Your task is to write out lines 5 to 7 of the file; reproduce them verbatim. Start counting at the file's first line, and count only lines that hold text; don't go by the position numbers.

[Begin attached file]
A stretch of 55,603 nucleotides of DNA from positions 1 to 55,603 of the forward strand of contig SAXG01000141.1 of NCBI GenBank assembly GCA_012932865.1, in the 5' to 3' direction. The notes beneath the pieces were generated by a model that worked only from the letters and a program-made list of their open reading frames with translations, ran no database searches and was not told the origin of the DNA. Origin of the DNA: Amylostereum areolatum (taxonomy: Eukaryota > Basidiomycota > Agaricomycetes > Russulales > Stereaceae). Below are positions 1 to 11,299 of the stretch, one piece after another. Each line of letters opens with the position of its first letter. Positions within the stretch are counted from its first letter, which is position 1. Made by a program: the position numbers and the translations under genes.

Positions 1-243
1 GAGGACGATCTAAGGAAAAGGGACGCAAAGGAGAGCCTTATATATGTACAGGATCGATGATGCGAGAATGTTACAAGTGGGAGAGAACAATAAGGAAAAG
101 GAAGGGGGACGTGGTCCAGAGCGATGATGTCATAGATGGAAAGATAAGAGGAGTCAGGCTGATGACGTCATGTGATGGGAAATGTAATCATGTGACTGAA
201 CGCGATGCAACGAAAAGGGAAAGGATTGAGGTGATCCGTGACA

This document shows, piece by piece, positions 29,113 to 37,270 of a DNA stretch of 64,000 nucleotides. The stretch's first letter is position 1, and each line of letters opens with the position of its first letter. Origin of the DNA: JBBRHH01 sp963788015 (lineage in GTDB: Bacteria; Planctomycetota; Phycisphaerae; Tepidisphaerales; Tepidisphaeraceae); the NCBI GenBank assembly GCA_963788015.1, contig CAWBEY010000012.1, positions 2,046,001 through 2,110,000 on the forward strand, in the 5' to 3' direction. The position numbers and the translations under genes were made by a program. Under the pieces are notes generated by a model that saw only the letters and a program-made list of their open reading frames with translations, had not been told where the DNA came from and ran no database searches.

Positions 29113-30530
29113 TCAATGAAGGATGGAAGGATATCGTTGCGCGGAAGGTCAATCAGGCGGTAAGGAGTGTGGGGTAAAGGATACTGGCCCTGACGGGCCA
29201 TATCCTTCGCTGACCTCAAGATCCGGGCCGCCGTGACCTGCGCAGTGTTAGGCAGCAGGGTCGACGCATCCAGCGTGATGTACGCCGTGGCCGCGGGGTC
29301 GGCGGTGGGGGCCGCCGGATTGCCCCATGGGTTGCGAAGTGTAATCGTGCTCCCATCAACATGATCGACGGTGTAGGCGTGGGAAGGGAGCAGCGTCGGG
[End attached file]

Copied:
201 CGCGATGCAACGAAAAGGGAAAGGATTGAGGTGATCCGTGACA

This document shows, piece by piece, positions 29,113 to 37,270 of a DNA stretch of 64,000 nucleotides. The stretch's first letter is position 1, and each line of letters opens with the position of its first letter. Origin of the DNA: JBBRHH01 sp963788015 (lineage in GTDB: Bacteria; Planctomycetota; Phycisphaerae; Tepidisphaerales; Tepidisphaeraceae); the NCBI GenBank assembly GCA_963788015.1, contig CAWBEY010000012.1, positions 2,046,001 through 2,110,000 on the forward strand, in the 5' to 3' direction. The position numbers and the translations under genes were made by a program. Under the pieces are notes generated by a model that saw only the letters and a program-made list of their open reading frames with translations, had not been told where the DNA came from and ran no database searches.

Positions 29113-30530